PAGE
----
Today’s study shows us when that is. NPS does predict sales, but only if you use it correctly.

Here’s how.

P.S.: The NPS debate that rages in the scientific community is a great example of the beautiful process of academic research.

Scores of researchers have spent almost two decades uncovering new evidence, crunching data, debating, and - often - tearing each other apart, to understand whether NPS is or isn’t useful.

During this process, each study inched us towards a true understanding of it (which of course isn’t complete, and likely never will be).

Thanks to this, today we have real evidence of when we should use NPS, and we don’t have to rely on biased advice.

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Previous tip: The Amazon effect (All tips here)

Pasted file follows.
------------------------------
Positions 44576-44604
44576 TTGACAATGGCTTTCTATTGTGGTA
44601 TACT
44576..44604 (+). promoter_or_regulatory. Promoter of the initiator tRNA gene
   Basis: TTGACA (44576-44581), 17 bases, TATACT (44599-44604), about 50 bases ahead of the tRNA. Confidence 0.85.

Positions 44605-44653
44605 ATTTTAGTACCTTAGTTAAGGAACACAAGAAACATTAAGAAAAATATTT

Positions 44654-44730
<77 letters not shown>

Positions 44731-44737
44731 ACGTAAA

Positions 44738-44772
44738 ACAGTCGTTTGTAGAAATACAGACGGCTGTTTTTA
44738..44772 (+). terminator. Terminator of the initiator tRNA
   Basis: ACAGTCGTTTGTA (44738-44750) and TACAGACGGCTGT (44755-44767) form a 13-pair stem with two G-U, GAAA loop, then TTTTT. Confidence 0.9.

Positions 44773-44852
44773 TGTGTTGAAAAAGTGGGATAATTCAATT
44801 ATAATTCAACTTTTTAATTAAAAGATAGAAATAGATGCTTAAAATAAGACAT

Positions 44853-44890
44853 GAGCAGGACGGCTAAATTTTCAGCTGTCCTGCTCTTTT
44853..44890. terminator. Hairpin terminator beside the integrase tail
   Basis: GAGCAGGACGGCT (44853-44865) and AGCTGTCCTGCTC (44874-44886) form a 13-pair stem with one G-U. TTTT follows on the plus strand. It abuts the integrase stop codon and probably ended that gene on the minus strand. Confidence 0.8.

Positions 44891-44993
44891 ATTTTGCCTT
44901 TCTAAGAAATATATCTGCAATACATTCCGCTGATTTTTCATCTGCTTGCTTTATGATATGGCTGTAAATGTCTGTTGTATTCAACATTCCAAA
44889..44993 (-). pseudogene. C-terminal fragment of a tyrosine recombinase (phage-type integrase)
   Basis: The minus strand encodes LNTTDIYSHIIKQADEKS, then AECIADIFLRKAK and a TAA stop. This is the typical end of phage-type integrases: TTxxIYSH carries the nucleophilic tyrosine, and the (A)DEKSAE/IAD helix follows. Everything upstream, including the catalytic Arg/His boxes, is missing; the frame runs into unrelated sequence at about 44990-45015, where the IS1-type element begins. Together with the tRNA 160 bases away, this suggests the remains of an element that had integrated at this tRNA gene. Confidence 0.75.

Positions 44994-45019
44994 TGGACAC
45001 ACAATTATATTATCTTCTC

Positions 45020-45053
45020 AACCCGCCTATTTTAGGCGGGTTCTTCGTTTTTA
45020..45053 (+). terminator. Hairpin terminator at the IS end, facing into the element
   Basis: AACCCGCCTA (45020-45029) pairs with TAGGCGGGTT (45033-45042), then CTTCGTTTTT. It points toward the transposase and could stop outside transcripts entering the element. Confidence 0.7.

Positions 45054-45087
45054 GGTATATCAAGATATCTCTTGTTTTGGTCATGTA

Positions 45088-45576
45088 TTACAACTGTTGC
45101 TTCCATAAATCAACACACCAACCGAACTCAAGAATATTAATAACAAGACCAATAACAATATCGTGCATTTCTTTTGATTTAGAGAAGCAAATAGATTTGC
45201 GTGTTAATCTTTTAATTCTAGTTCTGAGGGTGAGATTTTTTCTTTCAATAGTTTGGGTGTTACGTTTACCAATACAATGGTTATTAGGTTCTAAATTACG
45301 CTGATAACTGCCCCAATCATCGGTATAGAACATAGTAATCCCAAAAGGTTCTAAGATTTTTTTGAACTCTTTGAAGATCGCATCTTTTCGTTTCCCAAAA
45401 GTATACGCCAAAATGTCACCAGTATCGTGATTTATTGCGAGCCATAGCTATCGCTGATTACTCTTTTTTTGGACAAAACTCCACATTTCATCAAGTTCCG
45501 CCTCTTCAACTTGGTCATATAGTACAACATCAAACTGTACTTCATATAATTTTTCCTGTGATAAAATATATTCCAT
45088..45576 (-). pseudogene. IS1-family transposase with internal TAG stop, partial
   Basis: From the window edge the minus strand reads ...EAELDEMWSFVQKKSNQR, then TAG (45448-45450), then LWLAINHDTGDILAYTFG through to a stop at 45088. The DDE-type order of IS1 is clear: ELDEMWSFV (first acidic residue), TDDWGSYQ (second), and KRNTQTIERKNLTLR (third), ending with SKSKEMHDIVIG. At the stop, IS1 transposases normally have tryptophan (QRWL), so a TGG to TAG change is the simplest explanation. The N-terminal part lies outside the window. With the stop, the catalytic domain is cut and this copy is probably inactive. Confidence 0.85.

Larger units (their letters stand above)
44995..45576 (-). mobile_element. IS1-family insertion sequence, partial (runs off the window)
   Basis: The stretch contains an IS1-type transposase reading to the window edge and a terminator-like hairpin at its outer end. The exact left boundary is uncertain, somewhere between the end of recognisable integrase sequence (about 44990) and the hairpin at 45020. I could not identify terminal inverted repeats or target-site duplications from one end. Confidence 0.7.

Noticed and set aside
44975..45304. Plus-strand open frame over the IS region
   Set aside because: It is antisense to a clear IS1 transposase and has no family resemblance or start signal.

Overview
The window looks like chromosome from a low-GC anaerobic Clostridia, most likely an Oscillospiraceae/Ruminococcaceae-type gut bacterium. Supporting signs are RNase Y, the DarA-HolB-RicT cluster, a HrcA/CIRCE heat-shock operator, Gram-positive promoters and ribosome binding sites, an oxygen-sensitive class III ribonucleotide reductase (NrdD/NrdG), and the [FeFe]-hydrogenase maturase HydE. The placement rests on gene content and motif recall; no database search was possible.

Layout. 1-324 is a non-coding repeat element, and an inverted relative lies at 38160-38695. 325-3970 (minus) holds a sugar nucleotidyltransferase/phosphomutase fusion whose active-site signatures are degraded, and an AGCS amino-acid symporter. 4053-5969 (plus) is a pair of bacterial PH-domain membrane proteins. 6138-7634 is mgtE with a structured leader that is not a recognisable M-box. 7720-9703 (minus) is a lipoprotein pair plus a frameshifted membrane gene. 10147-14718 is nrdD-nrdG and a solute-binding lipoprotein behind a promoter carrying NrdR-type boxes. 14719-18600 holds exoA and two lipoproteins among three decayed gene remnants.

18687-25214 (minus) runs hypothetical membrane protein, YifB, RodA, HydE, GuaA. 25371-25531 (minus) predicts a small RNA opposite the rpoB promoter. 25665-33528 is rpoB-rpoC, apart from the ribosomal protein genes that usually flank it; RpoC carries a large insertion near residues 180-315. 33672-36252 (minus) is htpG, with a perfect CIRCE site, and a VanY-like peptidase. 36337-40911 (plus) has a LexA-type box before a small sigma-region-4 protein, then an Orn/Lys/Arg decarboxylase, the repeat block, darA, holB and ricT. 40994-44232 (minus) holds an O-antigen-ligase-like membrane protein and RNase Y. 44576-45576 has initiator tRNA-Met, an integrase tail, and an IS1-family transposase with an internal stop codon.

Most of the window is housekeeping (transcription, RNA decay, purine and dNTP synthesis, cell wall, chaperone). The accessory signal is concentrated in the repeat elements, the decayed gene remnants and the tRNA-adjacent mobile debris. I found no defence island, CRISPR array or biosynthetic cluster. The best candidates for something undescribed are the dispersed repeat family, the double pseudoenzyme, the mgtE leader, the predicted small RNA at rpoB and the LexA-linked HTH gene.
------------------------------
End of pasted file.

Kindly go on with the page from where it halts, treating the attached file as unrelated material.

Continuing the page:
NPS predicts short-term sales growth if it measures all potential customers

Impacted metrics: Brand attitudes
Channels: Marketing metrics | KPIs | Analytics
For: Mostly B2C
Research date: July 2021

📈 Recommendation

To use Net Promoter Score (NPS) to track your performance:

  1. Regularly survey a sample of all your potential customers, not only your current customers (e.g. you can purchase the data from a market research firm)

  2. Measure the short-term changes in your score (e.g. monthly, quarterly). Your overall ‘static’ NPS score doesn’t matter in predicting growth.

If your NPS increases, your short-term sales will likely increase (e.g. the next quarter). 

If it doesn’t grow or it decreases, use it as an advance ‘general health’ warning bell that you should investigate.

Having a high (static) NPS or surveying only your current customers does not reliably predict growth.